Over the years, I’ve accumulated a few tips and tricks for surviving those 1- to 2-week-long trips in which my spouse is traveling and my kids miss their dad. I have learned most of these things the hard way, so perhaps you can benefit from my trial and error!
Routine is your friend when dad is traveling.
The first time my husband traveled internationally for work, I thought filling the week with friend meet-ups, outings, activities, etc. would make the week fly by. About halfway through, we were all exhausted, cranky, and our house was a disaster.
So now we say “no” to as many things as we can during that week, and keep maybe just one or two fun things to look forward to. Keep it simple. Stick to normal mealtimes and bedtimes. In the end, everyone will benefit.
Prioritize what matters, and let the minor things go.
This is probably not the week to empty your kitchen cabinets and reorganize. Don’t decide to potty train your toddler. Focus on the basic necessities — meals, laundry, adequate sleep, and keeping the house somewhat together so it doesn’t cause more stress.
I would reserve the dino nuggets and boxed mac and cheese for one or two nights and then cook normal, healthy, easy meals the other nights. For example, I’ll make scrambled eggs and fruit one night, grilled cheese and tomato soup another. My kids absolutely LOVE when we do yogurt parfaits for dinner — a treat we reserve for when dad is traveling. They love helping put the different layers of fruit and yogurt and granola in big glasses and then digging in.
Model for your kids finding special things in the ordinary.
Did the best parking spot free up just in time for your arrival in a crowded parking lot? Announce this to your kids and say out loud you’re so thankful.
Call them to join you at the window if you spot a stunning sunset. Watch as the brilliant pink fades and the day ends. Tell them you’re so happy you get to be their mom. Try not to get so bogged down with tasks that you forget to acknowledge them.
Focusing on the basics doesn’t mean you can’t still make things fun and special when your spouse is traveling.
Are there out-of-the-ordinary things you can do that don’t require much time or effort, but will still make some sweet memories? Once, I made the kids an easy dinner and had them sit on a picnic blanket while they watched a movie. It was a welcome change of scenery to switch up the dinner hour, and cleanup was easy because we used paper plates.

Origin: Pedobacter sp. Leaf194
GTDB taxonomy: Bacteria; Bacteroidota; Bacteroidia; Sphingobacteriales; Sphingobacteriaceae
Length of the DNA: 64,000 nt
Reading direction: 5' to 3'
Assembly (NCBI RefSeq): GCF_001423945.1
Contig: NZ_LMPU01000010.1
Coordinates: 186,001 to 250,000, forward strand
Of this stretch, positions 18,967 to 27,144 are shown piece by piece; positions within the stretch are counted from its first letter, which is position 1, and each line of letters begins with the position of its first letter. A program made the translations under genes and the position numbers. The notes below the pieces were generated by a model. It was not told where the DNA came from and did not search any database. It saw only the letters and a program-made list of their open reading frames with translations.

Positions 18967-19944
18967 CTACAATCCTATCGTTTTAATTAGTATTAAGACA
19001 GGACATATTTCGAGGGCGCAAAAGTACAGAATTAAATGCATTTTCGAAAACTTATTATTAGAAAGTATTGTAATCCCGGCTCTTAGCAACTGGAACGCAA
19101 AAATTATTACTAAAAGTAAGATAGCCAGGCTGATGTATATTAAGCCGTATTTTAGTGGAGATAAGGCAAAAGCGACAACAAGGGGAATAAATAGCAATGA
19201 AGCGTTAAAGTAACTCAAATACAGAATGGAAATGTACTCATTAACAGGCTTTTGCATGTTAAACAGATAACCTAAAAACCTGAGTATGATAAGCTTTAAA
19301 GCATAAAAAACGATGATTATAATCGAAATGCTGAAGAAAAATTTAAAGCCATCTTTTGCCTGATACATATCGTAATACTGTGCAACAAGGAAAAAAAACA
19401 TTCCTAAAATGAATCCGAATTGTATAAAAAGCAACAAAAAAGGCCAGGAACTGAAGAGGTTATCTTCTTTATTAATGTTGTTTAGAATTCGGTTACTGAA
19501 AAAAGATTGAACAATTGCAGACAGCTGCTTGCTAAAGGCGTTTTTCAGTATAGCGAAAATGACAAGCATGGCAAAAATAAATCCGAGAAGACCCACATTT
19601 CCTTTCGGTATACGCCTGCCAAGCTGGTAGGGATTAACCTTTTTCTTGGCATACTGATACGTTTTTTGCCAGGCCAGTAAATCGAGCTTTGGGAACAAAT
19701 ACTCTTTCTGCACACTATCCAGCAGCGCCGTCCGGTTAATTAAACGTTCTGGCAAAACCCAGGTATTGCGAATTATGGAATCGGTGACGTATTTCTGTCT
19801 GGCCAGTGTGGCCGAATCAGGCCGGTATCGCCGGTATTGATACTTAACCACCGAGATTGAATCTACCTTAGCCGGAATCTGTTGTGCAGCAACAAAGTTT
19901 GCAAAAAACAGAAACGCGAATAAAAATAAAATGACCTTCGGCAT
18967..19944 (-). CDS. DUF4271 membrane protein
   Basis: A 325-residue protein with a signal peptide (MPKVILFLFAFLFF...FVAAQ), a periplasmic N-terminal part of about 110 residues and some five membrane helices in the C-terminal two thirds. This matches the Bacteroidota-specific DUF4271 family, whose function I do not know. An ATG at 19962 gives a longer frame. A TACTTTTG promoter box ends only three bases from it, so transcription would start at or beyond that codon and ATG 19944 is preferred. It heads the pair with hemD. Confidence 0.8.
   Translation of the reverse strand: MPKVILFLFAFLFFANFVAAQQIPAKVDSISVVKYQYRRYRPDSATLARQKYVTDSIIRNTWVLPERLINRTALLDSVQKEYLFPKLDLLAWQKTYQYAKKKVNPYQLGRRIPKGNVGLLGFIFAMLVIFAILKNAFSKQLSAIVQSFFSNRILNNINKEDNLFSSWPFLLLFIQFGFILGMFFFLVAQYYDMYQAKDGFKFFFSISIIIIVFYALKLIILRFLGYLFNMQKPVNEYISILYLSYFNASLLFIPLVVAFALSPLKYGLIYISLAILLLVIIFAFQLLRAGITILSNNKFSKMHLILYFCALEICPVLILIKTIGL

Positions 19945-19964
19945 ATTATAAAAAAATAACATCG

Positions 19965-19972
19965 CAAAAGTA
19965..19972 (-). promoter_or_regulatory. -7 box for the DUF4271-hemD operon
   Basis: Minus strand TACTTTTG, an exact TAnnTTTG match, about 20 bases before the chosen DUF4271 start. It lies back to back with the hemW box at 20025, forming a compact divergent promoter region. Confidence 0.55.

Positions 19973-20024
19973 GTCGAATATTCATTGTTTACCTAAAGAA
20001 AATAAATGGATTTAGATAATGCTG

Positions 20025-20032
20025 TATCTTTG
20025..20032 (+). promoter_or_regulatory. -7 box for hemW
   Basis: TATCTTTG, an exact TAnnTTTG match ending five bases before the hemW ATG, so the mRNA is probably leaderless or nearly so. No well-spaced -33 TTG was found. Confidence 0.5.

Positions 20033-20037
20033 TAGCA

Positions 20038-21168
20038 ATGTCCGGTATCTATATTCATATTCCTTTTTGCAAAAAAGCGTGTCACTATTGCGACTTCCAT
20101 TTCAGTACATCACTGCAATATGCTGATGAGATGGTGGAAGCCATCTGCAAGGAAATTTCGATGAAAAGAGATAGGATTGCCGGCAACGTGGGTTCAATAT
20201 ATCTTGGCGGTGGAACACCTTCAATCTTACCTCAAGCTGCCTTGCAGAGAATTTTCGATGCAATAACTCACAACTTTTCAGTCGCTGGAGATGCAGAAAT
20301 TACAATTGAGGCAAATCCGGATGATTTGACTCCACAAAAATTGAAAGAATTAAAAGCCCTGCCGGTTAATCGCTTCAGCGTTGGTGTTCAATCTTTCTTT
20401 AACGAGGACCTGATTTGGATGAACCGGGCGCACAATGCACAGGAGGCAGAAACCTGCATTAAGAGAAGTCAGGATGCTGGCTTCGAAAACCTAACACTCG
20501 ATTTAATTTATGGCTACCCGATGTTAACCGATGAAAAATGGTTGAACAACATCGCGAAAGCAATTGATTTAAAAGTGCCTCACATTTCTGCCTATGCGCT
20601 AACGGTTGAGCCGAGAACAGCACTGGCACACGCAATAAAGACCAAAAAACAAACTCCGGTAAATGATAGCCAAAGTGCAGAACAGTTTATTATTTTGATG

Spontaneous drive-through milkshakes. Kitchen dance parties. Reading out loud a chapter a night from a really good book (after they’ve cleaned their bedrooms). These are all ways you can lighten the mood and make things a bit more fun for everyone.
Give yourself grace, and extend grace to your kids.
Have you been short with your kids because you’re feeling beyond frazzled? Ask for forgiveness and then make space to decompress once you have the opportunity. It’s ok to tell them you’re frustrated. Put on a funny show, enjoy some chocolate-covered almonds, and try again tomorrow.
As much as you might be feeling the weight of one less adult in the house, your kids might be feeling it more. They may bicker with each other or have more meltdowns than usual. Make them a paper chain and countdown to the day their dad comes home. Speak highly of your spouse, explaining in simple terms why he is away. If you just need a good vent, find a good girlfriend to whom you can do so. Then move on.
Balance self-care with realizing it’s also not about you.
Whatever life-giving activities you do on a normal basis might need to take a backseat when your spouse is traveling. Preparing yourself for that ahead of time is a good idea.
I enjoy working out multiple times a week but when my husband travels, this just isn’t always feasible. When he’s gone, I know he’s working hard. And although it’s tempting to dream about being in a conference room sharing thoughts and ideas with people not wearing diapers, it’s not a vacation for him either. The work may be different than what you’re doing, but it’s important. Also, as tempting as it is to check out completely as soon as he walks in the door, give him a chance to ease back into things (especially if he’s just traveled internationally). Once he gets settled, talk about a time you can get away by yourself to recharge.
Single moms, military moms and moms with a traveling spouse… I’m thinking of you.
I’d like to acknowledge that for the single moms in our community, this is the norm. These mamas are incredible and must be acknowledged as such.
In addition, there are many, many military families in our city with spouses thousands of miles away, serving our country for months or even years. Their strength and sacrifice does not go unnoticed. If you are reading and either of these are your story, please know that my thoughts are with you and you are seen. To anyone out there trying to single-handedly survive (and thrive) with little ones, you can do this!